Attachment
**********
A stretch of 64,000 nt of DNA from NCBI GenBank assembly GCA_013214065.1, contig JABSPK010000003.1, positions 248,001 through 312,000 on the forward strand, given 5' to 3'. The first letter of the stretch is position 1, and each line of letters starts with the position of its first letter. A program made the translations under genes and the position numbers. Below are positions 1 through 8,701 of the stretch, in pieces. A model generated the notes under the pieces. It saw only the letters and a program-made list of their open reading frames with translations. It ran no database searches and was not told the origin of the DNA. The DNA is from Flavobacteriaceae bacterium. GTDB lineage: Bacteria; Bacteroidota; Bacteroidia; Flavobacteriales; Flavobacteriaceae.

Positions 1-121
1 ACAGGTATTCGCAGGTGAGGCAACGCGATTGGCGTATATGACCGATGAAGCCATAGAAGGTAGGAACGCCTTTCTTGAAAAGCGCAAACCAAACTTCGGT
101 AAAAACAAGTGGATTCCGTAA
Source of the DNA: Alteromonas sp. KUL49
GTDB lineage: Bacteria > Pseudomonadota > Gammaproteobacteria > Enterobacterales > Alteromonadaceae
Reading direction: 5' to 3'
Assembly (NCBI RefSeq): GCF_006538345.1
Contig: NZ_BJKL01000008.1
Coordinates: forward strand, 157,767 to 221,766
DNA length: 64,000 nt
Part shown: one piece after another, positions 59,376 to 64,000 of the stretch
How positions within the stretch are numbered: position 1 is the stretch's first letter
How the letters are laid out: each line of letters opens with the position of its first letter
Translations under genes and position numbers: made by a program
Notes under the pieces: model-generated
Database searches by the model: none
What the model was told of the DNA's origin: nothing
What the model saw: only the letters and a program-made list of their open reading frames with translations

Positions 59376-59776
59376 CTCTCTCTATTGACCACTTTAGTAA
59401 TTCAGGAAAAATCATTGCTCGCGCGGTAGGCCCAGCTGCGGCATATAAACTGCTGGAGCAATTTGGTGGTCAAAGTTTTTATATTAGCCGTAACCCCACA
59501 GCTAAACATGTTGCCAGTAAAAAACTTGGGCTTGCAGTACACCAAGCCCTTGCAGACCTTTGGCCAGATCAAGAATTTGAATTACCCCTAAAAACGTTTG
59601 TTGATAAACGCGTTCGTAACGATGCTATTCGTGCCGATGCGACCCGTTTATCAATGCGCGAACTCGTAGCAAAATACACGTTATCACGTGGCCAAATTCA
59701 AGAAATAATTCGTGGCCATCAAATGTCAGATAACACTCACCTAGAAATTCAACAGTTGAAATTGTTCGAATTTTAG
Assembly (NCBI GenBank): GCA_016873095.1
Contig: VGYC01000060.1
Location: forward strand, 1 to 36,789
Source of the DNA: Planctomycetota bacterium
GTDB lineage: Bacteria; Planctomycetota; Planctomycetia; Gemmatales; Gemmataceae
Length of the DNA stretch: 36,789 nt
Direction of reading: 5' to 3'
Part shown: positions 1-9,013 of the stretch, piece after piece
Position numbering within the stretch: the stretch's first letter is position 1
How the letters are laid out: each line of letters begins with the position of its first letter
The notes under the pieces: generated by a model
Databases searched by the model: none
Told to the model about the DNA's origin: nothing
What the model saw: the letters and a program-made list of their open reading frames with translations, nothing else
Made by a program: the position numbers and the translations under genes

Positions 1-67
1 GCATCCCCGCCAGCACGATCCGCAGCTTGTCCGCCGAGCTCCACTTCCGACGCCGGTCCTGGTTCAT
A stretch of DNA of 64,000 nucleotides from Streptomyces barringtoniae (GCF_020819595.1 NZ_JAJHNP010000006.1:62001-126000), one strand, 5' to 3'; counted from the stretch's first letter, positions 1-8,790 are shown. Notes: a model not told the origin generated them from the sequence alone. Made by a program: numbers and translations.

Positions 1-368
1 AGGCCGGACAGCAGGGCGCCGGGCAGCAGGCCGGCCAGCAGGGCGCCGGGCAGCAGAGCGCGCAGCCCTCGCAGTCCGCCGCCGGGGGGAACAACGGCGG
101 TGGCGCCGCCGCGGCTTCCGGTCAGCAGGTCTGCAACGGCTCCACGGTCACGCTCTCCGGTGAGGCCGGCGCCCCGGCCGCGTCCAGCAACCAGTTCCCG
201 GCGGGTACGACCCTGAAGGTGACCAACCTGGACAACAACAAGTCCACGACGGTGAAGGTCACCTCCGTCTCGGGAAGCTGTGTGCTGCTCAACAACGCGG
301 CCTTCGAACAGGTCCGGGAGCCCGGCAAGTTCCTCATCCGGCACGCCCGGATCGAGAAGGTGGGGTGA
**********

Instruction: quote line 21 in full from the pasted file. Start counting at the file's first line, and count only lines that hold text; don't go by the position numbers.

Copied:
59376 CTCTCTCTATTGACCACTTTAGTAA